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Celiac disease (CD) is also referred to as gluten sensitive enteropathy
(GSE), gluten intolerance, or celiac sprue. It is considered to
be the most under-diagnosed common disease today, potentially affecting
1 in every 133 people in the USA. It is a chronic, inherited disease,
and if untreated can ultimately lead to malnutrition. Gluten intolerance
is the result of an immune-mediated response to the ingestion of
gluten (from wheat, rye, and barley) that damages the small intestine.
Nutrients then quickly passed through the small intestine, rather
than being absorbed.
To develop celiac disease (CD) three (3) things
must be present:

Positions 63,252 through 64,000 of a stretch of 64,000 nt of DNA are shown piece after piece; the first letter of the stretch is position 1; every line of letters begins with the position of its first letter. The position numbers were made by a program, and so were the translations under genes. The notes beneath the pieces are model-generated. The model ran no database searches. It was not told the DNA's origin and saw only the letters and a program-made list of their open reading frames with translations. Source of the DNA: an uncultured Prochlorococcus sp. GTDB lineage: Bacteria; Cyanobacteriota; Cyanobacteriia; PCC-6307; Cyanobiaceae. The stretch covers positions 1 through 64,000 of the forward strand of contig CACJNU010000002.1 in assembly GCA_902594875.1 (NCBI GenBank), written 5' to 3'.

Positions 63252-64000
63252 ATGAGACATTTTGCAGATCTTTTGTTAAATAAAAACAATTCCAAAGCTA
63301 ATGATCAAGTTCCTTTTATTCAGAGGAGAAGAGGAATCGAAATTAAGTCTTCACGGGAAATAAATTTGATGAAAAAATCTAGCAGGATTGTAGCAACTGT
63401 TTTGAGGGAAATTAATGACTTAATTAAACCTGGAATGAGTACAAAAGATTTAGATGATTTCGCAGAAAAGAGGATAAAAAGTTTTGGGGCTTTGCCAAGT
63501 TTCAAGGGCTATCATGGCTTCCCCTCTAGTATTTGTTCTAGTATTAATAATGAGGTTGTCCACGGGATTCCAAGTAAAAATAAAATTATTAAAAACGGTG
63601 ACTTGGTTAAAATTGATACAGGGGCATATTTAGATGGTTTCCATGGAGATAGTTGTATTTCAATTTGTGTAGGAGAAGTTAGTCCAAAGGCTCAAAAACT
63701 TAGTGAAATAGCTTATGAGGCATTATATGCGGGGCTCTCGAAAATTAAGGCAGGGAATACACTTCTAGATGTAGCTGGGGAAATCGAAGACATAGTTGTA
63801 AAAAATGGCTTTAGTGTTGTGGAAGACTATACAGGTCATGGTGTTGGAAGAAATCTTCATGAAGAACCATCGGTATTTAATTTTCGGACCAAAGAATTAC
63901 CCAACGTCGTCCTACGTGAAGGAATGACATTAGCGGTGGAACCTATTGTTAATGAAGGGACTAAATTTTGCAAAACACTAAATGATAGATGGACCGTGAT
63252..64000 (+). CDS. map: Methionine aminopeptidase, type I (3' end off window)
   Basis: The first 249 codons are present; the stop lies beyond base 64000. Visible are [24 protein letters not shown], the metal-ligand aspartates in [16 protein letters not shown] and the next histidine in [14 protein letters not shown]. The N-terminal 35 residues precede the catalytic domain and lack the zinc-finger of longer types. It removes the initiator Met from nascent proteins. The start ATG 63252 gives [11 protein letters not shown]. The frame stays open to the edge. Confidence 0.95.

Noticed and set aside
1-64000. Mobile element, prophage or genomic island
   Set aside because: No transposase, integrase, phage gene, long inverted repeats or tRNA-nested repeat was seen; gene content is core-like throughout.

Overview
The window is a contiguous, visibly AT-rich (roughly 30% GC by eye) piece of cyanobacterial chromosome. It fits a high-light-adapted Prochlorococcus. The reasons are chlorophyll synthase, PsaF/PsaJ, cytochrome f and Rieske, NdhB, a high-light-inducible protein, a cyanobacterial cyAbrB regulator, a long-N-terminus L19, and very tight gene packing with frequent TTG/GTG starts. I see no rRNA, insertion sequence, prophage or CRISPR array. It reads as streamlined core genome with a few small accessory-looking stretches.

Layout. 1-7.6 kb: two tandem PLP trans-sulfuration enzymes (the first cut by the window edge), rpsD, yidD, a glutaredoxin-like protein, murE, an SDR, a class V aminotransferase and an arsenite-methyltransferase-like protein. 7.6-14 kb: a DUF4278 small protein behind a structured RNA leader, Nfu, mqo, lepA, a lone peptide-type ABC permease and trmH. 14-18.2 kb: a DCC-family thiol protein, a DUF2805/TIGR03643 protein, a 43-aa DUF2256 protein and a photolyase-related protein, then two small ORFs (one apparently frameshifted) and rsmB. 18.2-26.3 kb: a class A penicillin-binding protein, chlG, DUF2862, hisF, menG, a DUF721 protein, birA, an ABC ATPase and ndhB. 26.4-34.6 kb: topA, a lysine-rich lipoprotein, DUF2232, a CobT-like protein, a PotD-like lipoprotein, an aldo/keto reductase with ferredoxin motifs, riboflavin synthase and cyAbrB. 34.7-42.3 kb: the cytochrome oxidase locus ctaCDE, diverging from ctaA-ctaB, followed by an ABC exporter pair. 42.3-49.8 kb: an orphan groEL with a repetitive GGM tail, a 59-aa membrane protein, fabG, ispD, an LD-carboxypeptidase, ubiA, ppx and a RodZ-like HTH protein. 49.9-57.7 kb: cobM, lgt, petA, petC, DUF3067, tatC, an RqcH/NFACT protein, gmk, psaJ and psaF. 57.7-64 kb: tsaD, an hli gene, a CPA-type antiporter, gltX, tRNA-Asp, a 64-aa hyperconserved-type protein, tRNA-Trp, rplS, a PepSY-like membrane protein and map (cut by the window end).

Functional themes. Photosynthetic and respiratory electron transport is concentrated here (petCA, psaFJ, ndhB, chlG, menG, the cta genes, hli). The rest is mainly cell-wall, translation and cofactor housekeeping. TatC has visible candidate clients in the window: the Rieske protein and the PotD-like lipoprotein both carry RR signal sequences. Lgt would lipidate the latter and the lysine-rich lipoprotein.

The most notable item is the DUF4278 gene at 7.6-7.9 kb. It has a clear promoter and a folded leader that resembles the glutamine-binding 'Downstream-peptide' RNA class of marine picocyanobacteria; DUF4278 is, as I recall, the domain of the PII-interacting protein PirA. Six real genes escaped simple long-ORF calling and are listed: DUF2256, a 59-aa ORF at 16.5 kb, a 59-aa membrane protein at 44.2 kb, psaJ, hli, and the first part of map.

1) you must inherit the gene,
2) consume gluten, and
3) have the gene triggered.
Common triggers may include stress,
trauma (surgeries, pregnancy, etc.), and viral infections. Approximately
1 in 20 first-degree relatives could have CD triggered in their
lifetime. The disease is permanent and damage to the small intestine
will occur every time you consume gluten, regardless if symptoms
To learn more about the recently published multi-center prevalence
study of celiac disease visit,
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